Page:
For the luxury label conglomerate, that means adhering to its “strong belief that one of the principal characteristics of luxury products is that they should last forever.” It will also “preserve natural resources and avoid waste.” It says sustainable management of inventory will foster this. According to the report, the company’s maisons already “famously” employ skillful “inventory planning right from the design stage, making them very far removed from mass production.”
The brand says all facets of its businesses from fashion to its retail service are “involved in this drive to improve product composition and define eco-design practices.” It’s actively working to “avoid producing waste with sustainable inventory management,” noting that the “business models of [its] Maisons famously employ very tight, skillful inventory planning right from the design stage, making them very far removed from mass production.”
Last year, as part of the company’s sustainability mission, its Moët Hennessy brand opened a €20 million research center for sustainable spirits.
Before his untimely death, former creative director for Louis Vuitton Virgil Abloh brought a sustainability sensibility, including the brand’s first vegan unisex sneakers and sustainability logos across the label. Abloh was a frequent materials re-user, working with previous collections and surplus materials. The forward-thinking designer was a firm believer that previous collections shouldn’t be thought of as out of fashion and “should instead be transformed into signature items that are reinterpreted from one season to the next.”
Fendi also embraced bio materials as it brought recycled polyester and sustainable cotton to its iconic Baguette and Peekaboo handbags. It also used deadstock and archived pieces for its 2020-2021 collections. In 2020, Fendi boosted its circular economy initiatives in Italy, donating unused fabrics and materials.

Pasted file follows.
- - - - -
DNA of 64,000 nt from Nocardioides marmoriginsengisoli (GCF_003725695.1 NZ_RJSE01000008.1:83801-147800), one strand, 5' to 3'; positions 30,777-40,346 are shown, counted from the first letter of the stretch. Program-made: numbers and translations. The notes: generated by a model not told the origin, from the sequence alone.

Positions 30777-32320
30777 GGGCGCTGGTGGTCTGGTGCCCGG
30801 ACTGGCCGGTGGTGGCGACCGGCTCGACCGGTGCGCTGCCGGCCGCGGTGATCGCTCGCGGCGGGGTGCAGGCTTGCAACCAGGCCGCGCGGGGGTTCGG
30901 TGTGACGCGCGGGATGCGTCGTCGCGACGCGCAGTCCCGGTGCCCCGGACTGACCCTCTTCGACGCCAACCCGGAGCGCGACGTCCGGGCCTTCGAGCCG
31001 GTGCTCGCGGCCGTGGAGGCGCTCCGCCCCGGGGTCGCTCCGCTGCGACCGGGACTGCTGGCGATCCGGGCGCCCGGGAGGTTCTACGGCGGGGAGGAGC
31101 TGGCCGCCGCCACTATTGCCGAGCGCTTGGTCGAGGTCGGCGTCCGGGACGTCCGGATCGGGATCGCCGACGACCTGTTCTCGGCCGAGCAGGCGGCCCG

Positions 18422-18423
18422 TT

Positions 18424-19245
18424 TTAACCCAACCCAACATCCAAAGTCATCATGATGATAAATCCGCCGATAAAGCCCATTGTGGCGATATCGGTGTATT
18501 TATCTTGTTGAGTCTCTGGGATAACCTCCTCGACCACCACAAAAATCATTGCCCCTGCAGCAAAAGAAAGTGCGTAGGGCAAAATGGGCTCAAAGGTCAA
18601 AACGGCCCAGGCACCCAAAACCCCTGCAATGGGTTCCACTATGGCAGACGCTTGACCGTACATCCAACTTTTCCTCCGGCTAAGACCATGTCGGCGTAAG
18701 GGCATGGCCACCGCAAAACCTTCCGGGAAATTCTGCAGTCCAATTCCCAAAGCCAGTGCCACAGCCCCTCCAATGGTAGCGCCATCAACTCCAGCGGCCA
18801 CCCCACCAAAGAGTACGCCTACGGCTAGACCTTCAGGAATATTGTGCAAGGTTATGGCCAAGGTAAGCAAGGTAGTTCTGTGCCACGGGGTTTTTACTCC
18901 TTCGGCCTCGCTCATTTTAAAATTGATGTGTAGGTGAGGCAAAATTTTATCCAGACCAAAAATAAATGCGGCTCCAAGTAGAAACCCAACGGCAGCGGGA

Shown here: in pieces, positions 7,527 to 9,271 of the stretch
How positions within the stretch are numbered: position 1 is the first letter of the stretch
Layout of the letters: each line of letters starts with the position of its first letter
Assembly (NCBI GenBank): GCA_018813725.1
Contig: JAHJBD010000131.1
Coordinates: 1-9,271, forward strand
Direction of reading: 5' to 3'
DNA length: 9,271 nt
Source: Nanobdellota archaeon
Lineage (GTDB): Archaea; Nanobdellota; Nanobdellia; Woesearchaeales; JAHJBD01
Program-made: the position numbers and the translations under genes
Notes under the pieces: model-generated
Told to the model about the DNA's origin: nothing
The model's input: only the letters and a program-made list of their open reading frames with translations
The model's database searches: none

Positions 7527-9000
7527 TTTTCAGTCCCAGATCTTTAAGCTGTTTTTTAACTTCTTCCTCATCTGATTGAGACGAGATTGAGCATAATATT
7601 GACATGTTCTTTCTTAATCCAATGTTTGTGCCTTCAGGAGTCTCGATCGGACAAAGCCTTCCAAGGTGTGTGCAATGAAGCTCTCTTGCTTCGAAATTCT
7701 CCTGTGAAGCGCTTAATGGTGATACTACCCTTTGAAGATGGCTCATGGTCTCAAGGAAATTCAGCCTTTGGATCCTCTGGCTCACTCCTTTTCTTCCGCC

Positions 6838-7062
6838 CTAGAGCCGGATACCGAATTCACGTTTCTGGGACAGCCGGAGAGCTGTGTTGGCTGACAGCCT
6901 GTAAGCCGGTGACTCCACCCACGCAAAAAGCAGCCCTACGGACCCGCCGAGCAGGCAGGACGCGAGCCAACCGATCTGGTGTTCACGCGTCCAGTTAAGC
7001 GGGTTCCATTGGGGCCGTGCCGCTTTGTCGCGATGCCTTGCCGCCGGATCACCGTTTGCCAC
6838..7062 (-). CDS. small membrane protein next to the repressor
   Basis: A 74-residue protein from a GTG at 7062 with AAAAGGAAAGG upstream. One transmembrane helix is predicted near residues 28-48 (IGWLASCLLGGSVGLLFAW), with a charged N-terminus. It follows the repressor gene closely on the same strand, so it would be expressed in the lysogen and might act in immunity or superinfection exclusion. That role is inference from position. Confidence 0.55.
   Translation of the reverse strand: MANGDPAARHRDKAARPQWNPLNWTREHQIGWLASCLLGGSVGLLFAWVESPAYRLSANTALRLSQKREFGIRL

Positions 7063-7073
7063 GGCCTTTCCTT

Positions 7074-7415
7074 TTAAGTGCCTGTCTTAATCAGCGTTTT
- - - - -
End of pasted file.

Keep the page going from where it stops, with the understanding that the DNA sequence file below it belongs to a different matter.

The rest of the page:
Earlier this year, LVMH announced it’s working on lab-grown fur to help brands like Fendi reduce its use of animal-based fur. While other luxury brands such as Kering have long eschewed fur, LVMH has been slow to take a stand against it.
Efforts also include a training program for Turkish cotton growers on how to use fewer chemicals—cotton is one of the most heavily sprayed crops in the world. It’s also setting clearer targets for regenerative agriculture. Latest figures include restoration of five million hectates of wild lands by 2030, “the equivalent of a small country,” Arnault said.
Louis Vuitton, LVMH’s Perfume and Cosmetics Maisons, and Sephora are all working with the Environmental Center for Eco-Friendly Packaging Breakdown and Recycling to recycle unsold items and develop new downstream recycling opportunities. Sephora has also recently introduced sustainability stamps across its online platform that make it easier to identify green-minded beauty brands.
According to Arnaut, tackling sustainability is a lot like medicine, “if you don’t have the right diagnosis you can’t offer the right cure. Unfortunately, we are still in the diagnosis phase.”
Reuse and repair
Like a growing number of its competitors, LVMH brands are now prioritizing after-care and repair for products. LVMH says its brands are working to introduce more “sophisticated repair services,” as well as upcycling, reuse of precious raw materials, and “efforts to find alternative materials all feed into the Group’s circular economy strategy.”
These are moves it says will help to ensure that, by 2030, “all new LVMH products will result from eco-design, so as to present a minimal environmental footprint – from raw material extraction to transformation.”
All of these efforts are exciting the brands as new inspirations for innovation and find creative solutions not just to problems inherent to LVMH, but to the luxury sector at large.
“It’s our role to give back what we borrow from nature,” Arnaut said. “We see protecting and regenerating biodiversity as offering a creative opportunity rather than new constraints.”